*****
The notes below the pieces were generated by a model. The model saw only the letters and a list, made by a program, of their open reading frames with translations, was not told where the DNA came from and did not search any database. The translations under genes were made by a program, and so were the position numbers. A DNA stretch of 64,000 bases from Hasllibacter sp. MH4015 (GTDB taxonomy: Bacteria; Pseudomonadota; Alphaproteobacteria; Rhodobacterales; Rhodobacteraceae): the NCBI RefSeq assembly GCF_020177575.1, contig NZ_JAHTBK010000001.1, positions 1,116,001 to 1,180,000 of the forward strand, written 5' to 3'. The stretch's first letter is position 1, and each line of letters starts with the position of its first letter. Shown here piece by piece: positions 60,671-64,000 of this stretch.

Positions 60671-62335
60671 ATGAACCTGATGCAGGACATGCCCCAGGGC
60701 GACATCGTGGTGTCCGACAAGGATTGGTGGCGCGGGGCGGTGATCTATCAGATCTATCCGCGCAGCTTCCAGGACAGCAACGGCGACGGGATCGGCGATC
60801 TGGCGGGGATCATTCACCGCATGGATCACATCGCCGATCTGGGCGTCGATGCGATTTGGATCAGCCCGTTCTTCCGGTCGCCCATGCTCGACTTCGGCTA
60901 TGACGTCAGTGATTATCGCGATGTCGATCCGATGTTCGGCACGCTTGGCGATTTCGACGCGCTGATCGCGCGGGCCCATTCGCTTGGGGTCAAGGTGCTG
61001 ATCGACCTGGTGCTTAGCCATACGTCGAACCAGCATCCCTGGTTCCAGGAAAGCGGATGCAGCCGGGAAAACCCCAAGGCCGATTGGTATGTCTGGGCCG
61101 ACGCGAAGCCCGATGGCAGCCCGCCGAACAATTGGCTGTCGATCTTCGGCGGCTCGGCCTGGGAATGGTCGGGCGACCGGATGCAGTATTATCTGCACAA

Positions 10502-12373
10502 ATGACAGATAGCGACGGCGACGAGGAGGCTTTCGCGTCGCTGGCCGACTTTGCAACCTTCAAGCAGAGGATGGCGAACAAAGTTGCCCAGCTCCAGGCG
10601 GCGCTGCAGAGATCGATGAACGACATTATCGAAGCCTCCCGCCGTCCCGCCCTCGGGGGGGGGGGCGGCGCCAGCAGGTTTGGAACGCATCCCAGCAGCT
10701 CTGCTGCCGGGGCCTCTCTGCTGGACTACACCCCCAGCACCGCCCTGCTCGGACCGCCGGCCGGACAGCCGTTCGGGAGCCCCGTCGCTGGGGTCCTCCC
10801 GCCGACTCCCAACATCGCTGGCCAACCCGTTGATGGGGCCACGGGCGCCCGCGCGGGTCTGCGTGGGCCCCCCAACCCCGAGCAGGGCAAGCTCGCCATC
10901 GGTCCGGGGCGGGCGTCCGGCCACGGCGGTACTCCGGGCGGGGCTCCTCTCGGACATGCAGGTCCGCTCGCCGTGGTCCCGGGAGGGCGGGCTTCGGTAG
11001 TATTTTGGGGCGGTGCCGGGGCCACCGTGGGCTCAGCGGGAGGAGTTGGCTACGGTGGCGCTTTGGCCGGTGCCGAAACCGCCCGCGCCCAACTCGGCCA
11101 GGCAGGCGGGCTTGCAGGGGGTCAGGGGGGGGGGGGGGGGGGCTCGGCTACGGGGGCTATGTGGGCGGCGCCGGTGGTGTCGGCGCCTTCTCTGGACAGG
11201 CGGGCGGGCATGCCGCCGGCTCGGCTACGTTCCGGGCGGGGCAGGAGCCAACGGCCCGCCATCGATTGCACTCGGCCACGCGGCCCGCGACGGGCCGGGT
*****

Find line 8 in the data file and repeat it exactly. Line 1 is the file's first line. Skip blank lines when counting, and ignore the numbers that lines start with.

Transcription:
61101 ACGCGAAGCCCGATGGCAGCCCGCCGAACAATTGGCTGTCGATCTTCGGCGGCTCGGCCTGGGAATGGTCGGGCGACCGGATGCAGTATTATCTGCACAA